Forming Comparative and Superlative Adjectives

  • One-syllable adjectives.

Form the comparative and superlative forms of a one-syllable adjective by adding –er for the comparative form and –est for the superlative.

One-Syllable Adjective Comparative Form Superlative Form
tall taller tallest
old older oldest
long longer longest
  • Mary is tallerthan Max.
  • Mary is the tallestof all the students.
  • Max is olderthan John.
  • Of the three students, Max is the oldest.
  • My hair is longerthan your hair.
  • Max’s story is the longeststory I’ve ever heard.

If the one-syllable adjective ends with an e, just add –r for the comparative form and –st for the superlative form.

One-Syllable Adjective with Final -e Comparative Form Superlative Form
large larger largest
wise wiser wisest
  • Mary’s car is larger than Max’s car.
  • Mary’s house is the tallest of all the houses on the block.
    • Max is wiser than his brother.
    • Max is the wisest person I know.

    If the one-syllable adjective ends with a single consonant with a vowel before it, double the consonant and add –er for the comparative form; and double the consonant and add –est for the superlative form.

One-Syllable Adjective Ending with a Single Consonant with a Single Vowel before It Comparative Form Superlative Form
big bigger biggest
thin thinner thinnest
fat fatter fattest
  • My dog is biggerthan your dog.
  • My dog is the biggestof all the dogs in the neighborhood.
  • Max is thinnerthan John.
  • Of all the students in the class, Max is the thinnest.
  • My mother is fatterthan your mother.
  • Mary is the fattestperson I’ve ever seen.
  • Two-syllable adjectives.

With most two-syllable adjectives, you form the comparative with more and the superlative with most.

Two-Syllable Adjective Comparative Form Superlative Form
peaceful more peaceful most peaceful
pleasant more pleasant most pleasant
careful more careful most careful
thoughtful more thoughtful most thoughtful
  • This morning is more peacefulthan yesterday morning.
  • Max’s house in the mountains is the most peacefulin the world.
  • Max is more carefulthan Mike.
  • Of all the taxi drivers, Jack is the most careful.
  • Jill is more thoughtfulthan your sister.
  • Mary is the most thoughtfulperson I’ve ever met.

If the two-syllable adjectives ends with –y, change the y to and add –er for the comparative form. For the superlative form change the y to i and add –est.

Two-Syllable Adjective Ending with -y Comparative Form Superlative Form
happy happier happiest
angry angrier angriest
busy busier busiest
  • John is happier today than he was yesterday.
  • John is the happiest boy in the world.
  • Max is angrier than Mary.
  • Of all of John’s victims, Max is the angriest.
  • Mary is busier than Max.
  • Mary is the busiest person I’ve ever met.

Two-syllable adjectives ending in –er, -le, or –ow take –er and –est to form the comparative and superlative forms.

Two-Syllable Adjective Ending with -er, -le, or -ow Comparative Form Superlative Form
narrow narrower narrowest
gentle gentler gentlest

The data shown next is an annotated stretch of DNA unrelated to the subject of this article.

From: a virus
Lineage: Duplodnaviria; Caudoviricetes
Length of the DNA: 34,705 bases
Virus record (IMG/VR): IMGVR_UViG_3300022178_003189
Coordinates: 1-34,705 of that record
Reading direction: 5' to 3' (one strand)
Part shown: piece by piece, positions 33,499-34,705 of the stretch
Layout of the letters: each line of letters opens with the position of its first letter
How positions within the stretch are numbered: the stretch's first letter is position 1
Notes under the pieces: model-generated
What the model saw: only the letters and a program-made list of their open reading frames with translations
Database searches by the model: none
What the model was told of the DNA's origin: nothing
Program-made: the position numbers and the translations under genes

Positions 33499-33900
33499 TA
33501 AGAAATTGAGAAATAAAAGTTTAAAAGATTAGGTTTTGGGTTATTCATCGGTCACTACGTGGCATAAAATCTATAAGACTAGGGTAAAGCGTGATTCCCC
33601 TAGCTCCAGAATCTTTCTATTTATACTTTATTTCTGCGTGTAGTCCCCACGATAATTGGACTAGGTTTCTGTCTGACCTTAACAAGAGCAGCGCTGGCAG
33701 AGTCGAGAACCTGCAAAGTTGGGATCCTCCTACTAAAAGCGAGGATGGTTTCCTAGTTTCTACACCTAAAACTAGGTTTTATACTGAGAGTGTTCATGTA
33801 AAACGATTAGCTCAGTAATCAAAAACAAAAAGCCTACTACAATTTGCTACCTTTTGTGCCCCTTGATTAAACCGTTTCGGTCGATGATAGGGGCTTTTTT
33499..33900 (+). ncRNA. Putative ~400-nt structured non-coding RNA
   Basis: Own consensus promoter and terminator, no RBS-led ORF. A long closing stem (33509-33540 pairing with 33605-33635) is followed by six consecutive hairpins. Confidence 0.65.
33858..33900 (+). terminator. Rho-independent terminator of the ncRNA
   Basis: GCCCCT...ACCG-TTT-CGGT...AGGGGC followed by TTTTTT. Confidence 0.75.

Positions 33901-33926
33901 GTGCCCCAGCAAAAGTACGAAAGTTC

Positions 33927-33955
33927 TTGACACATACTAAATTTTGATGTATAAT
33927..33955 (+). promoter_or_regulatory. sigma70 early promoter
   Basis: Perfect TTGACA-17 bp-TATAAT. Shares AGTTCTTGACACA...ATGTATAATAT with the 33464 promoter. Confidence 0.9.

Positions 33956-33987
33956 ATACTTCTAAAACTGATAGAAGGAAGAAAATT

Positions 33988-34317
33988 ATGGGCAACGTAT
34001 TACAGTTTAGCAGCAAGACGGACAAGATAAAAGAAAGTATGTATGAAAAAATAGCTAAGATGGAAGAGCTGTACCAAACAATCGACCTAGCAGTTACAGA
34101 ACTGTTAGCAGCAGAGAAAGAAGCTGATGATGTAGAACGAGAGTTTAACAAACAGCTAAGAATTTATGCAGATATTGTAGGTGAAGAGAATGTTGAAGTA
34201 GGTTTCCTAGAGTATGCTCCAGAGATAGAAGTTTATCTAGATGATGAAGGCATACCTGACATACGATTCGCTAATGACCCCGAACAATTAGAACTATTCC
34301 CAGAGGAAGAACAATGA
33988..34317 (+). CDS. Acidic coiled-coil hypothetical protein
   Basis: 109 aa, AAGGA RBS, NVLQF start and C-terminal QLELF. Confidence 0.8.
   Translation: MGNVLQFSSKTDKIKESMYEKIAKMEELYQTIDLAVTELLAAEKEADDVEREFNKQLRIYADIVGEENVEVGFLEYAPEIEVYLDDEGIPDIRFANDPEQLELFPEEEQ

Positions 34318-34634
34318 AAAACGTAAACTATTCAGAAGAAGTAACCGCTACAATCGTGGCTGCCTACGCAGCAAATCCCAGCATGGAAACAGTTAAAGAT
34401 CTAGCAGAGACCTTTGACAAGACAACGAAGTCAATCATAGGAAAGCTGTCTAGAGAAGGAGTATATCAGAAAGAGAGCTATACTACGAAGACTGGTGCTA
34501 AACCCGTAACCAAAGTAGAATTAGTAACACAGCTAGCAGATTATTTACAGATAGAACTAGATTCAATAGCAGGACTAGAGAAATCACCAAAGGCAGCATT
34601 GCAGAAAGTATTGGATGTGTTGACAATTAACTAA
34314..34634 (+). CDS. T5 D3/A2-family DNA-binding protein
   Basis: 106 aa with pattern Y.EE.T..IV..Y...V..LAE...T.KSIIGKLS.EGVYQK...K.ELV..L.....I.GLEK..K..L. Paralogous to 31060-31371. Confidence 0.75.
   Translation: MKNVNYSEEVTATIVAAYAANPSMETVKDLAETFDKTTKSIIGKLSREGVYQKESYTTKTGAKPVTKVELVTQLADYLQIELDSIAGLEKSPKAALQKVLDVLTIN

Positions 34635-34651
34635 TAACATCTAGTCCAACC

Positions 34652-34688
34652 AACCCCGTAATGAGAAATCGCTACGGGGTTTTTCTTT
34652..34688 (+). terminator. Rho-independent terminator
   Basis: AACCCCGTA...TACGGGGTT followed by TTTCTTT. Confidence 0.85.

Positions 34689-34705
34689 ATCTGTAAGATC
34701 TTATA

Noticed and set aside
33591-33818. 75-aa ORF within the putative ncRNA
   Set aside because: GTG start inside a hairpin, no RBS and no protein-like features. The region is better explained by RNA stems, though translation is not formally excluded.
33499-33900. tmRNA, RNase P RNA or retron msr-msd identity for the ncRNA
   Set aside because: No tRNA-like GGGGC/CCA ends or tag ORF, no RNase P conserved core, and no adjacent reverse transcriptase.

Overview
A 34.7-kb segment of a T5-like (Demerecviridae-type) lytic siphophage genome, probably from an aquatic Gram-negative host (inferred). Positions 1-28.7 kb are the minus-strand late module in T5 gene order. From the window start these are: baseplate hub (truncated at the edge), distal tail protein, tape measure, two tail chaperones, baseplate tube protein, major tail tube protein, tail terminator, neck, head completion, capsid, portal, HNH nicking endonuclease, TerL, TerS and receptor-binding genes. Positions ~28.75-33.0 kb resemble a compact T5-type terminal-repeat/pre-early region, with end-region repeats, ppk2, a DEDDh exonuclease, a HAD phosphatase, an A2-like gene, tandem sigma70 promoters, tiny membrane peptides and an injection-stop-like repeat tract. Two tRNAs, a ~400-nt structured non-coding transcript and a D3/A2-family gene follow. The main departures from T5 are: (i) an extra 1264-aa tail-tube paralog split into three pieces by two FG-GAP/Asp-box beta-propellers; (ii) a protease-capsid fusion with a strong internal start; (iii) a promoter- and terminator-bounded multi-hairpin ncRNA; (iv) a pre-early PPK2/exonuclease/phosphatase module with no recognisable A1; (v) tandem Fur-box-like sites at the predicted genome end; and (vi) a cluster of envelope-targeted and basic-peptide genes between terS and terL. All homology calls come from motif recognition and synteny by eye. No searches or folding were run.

• The roads in this town are narrowerthan the roads in the city.
  • This road is the narrowestof all the roads in California.
  • Big dogs are gentlerthan small dogs.
  • Of all the dogs in the world, English Mastiffs are the gentlest.
  • Adjectives with three or more syllables.

    For adjectives with three syllables or more, you form the comparative with more and the superlative with most.

    Adjective with Three or More Syllables Comparative Form Superlative Form
    generous more generous most generous
    important more important most important
    intelligent more intelligent most intelligent
    • John is more generous than Jack.
    • John is the most generous of all the people I know.
    • Health is more important than money.
    • Of all the people I know, Max is the most important.
    • Women are more intelligent than men.
    • Mary is the most intelligent person I’ve ever met.

    Exceptions.

    Irregular adjectives.

    Irregular Adjective Comparative Form Superlative Form
    good better best
    bad worse worst
    far farther farthest
    little less least
    many more most
    • Italian food is better than American food.
    • My dog is the best dog in the world.
    • My mother’s cooking is worse than your mother’s cooking.
    • Of all the students in the class, Max is the worst.

    Two-syllable adjectives that follow two rules. These adjectives can be used with -er and -est and with more and most.

    Two-Syllable Adjective Comparative Form Superlative Form
    clever cleverer cleverest
    clever more clever most clever
    gentle gentler gentlest
    gentle more gentle most gentle
    friendly friendlier friendliest
    friendly more friendly most friendly
    quiet quieter quietest
    quiet more quiet most quiet
    simple simpler simplest
    simple more simple most simple
    • Big dogs are gentler than small dogs.
    • Of all the dogs in the world, English Mastiffs are the gentlest.
    • Big dogs are more gentle than small dogs.
    • Of all the dogs in the world, English Mastiffs are the most gentle.